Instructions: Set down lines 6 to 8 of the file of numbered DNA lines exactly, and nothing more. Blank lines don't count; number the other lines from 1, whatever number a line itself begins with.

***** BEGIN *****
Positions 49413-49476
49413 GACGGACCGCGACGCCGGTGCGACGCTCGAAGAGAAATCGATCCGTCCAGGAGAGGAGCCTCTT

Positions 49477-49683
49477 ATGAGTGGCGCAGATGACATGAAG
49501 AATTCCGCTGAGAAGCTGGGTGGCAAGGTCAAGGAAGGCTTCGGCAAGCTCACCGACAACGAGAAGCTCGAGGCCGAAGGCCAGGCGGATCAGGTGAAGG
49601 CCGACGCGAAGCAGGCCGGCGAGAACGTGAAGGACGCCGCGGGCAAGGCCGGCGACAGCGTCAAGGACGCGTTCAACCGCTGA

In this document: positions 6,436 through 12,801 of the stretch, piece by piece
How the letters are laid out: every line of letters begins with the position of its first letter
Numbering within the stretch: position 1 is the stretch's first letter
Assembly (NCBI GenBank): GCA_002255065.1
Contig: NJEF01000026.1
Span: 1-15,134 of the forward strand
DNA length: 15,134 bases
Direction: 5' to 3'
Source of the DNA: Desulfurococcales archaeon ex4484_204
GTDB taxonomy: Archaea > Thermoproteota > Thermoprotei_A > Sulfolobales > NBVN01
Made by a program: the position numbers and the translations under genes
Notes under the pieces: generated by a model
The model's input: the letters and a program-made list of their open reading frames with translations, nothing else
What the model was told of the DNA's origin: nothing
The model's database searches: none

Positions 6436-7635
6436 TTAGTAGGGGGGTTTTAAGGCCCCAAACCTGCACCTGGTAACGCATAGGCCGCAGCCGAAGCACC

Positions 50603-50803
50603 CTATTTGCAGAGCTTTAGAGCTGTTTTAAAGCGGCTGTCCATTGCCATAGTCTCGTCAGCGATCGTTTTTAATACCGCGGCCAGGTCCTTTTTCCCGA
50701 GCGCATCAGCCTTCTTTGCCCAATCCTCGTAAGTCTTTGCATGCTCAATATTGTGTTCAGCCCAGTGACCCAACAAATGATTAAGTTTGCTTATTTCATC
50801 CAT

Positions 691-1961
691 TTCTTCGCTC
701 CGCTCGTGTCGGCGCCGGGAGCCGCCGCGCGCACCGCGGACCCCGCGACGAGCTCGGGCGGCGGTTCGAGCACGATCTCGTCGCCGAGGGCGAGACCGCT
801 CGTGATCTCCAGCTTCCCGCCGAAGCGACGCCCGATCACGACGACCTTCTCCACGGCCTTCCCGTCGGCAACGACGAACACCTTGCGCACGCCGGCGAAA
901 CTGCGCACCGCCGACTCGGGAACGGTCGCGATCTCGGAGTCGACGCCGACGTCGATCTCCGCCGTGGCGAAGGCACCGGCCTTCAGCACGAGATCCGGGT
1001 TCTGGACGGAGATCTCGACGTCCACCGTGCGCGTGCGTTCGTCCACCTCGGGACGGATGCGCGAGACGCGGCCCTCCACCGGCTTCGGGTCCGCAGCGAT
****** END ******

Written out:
49601 CCGACGCGAAGCAGGCCGGCGAGAACGTGAAGGACGCCGCGGGCAAGGCCGGCGACAGCGTCAAGGACGCGTTCAACCGCTGA

In this document: positions 6,436 through 12,801 of the stretch, piece by piece
How the letters are laid out: every line of letters begins with the position of its first letter